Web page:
Saturday, March 26, 2011
Darning Holes in Worn Gloves
I know it's pretty sad but I refuse to go buy a new pair. It's the principle of the thing. By the calendar, it is spring so soon I won't be needing them. Right! Today I had the bright idea I'd sew the ends with tiny, black stitches just like my grandmother would darn socks.
When I think about it, my grandmother-and those of her generation-never threw anything out just because it had a hole or it was ripped. Nothing was tossed. Everything was given a 2nd or 3rd life. Needle and thread would be pulled out of her sewing basket. When she found a spare moment she'd mend the holes in the socks and rips in pants or shirts; even sweaters. When clothing was really worn she'd cut the cloth into strips and when she had enough material she'd braid her rugs. If something needed a button she'd go to her button bag-all recycled from the clothing she'd cut up. That button bag was also a great source of fun when in need of checkers for the checker board or playing, "Button! Button! Who's Got the Button" or "Hot Potato" or "Hide the Button" or for seeing who could make the longest line of buttons around the farmhouse. Zippers and hooks 'n eyes each had their own bags too but they weren't as fun as buttons.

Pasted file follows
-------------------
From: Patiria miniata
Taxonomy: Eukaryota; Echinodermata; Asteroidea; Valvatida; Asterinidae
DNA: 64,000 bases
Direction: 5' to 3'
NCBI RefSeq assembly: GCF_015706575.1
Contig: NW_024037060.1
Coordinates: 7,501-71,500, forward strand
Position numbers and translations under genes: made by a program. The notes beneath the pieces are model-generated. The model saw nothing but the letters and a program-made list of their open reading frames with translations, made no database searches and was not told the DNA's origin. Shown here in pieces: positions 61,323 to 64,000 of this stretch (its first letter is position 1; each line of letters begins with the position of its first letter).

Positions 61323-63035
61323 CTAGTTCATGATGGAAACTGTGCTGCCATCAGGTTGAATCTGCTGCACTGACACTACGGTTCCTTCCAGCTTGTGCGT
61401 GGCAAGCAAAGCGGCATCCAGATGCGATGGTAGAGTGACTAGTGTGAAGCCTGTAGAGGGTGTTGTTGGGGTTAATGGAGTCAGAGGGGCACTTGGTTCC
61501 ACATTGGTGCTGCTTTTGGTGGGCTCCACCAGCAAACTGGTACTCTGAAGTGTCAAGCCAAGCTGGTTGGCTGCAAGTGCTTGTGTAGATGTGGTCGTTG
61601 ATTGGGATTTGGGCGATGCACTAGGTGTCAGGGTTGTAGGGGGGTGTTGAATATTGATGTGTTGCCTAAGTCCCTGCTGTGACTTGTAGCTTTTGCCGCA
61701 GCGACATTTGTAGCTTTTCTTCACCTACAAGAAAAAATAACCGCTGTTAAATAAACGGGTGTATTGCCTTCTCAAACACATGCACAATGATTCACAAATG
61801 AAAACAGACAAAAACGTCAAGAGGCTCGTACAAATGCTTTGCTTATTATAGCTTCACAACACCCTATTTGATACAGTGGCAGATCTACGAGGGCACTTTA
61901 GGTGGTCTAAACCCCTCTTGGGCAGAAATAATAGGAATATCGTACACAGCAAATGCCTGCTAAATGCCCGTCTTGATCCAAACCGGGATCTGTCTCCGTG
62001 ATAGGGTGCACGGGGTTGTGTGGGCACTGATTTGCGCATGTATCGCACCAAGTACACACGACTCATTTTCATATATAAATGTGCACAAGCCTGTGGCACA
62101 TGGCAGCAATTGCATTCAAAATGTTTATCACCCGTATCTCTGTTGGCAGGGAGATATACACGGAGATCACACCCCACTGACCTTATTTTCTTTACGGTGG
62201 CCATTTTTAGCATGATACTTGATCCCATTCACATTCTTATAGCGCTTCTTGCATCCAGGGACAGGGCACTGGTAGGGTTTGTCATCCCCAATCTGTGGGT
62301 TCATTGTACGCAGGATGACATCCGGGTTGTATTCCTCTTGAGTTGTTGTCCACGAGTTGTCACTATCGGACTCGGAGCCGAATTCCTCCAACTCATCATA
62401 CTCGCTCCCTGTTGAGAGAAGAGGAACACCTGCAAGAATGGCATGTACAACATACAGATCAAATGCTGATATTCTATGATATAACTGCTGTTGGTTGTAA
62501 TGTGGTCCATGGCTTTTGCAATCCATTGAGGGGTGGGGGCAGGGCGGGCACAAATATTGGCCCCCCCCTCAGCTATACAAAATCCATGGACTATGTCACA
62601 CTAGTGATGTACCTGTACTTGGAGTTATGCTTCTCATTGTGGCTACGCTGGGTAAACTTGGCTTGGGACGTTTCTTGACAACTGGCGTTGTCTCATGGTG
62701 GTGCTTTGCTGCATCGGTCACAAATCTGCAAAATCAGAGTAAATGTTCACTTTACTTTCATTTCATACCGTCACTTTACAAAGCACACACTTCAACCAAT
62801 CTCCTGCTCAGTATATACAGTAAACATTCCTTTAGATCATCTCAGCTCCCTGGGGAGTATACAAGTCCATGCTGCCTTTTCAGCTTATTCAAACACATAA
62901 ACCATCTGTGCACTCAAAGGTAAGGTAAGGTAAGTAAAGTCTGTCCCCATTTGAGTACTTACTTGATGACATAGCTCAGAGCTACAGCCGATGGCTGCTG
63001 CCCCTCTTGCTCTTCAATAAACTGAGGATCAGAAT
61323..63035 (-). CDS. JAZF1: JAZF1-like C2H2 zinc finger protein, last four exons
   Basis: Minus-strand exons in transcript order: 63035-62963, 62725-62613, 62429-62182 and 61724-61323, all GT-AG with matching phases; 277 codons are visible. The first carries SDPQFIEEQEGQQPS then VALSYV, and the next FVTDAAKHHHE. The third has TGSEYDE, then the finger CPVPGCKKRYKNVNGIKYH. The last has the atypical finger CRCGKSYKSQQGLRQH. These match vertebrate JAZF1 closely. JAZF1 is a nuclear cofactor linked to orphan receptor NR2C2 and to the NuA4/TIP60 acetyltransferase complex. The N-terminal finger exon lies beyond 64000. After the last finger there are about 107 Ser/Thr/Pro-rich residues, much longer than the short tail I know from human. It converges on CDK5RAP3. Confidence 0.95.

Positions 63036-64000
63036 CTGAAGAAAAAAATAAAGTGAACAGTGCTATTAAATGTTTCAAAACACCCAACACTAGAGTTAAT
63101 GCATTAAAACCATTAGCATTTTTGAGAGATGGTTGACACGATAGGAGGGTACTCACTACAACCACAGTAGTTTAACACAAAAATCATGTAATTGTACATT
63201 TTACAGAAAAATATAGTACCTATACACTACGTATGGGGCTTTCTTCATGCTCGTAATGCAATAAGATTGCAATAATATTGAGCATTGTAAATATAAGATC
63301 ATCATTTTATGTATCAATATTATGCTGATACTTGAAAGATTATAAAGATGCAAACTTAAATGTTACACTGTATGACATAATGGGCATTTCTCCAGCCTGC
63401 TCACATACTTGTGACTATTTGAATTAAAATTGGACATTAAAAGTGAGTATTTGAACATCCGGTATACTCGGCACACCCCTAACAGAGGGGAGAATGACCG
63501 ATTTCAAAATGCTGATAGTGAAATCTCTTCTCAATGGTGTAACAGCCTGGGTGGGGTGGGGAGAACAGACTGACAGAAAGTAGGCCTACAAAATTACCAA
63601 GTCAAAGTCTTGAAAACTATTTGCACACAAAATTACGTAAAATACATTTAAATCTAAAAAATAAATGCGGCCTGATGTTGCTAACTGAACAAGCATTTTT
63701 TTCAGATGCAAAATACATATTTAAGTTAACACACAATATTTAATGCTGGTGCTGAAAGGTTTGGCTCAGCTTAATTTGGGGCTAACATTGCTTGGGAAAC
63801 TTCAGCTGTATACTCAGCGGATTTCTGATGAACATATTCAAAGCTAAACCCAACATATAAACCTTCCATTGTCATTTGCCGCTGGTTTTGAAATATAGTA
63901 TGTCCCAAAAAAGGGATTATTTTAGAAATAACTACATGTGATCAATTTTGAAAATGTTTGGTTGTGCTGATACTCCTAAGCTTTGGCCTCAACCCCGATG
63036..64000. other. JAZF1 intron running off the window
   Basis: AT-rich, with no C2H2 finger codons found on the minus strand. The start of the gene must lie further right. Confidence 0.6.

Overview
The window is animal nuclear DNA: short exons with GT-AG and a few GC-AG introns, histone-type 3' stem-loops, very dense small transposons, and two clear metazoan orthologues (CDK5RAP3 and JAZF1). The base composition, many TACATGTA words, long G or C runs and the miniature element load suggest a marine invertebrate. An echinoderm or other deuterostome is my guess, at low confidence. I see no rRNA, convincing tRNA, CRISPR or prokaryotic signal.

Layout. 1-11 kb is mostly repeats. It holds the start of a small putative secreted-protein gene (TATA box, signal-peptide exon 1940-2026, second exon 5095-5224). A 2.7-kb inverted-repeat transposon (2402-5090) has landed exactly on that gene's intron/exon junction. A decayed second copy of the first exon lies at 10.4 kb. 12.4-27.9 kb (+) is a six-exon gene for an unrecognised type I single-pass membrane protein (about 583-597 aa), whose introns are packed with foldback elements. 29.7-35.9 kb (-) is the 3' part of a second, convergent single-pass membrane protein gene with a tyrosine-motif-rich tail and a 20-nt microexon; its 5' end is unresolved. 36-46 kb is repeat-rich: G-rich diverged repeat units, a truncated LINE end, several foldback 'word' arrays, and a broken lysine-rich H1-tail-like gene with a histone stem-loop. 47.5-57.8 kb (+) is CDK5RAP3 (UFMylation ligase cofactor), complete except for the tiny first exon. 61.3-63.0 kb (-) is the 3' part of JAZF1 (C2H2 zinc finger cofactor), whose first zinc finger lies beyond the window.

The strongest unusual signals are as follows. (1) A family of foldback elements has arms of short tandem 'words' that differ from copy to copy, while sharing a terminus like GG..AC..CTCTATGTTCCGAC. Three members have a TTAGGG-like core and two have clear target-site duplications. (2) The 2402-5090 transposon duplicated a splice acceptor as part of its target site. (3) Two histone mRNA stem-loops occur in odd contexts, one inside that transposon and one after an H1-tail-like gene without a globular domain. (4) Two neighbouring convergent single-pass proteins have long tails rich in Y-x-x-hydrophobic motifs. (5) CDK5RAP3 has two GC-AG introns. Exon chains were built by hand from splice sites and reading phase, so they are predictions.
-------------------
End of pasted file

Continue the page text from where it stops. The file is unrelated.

If there were leftovers, the next night the meal was a different version of the previous night. Rice left from dinner might turn up as rice croquettes for breakfast. When my grandmother made her to-die-for-flaky-crisco pie crusts, she would roll any leftover dough out into small,separate crusts. In the middle of each, she'd spoon on some of her homemade jam-whatever she had ready; then roll each little pie crust up into a tart and bake them until the crusts were golden and the jam pipping hot. With a glass of cold milk, those tarts quite possibly were the best treats my grandmother baked. They said alot for leftover pie crust and the art of recycling when recycling was just the way of life.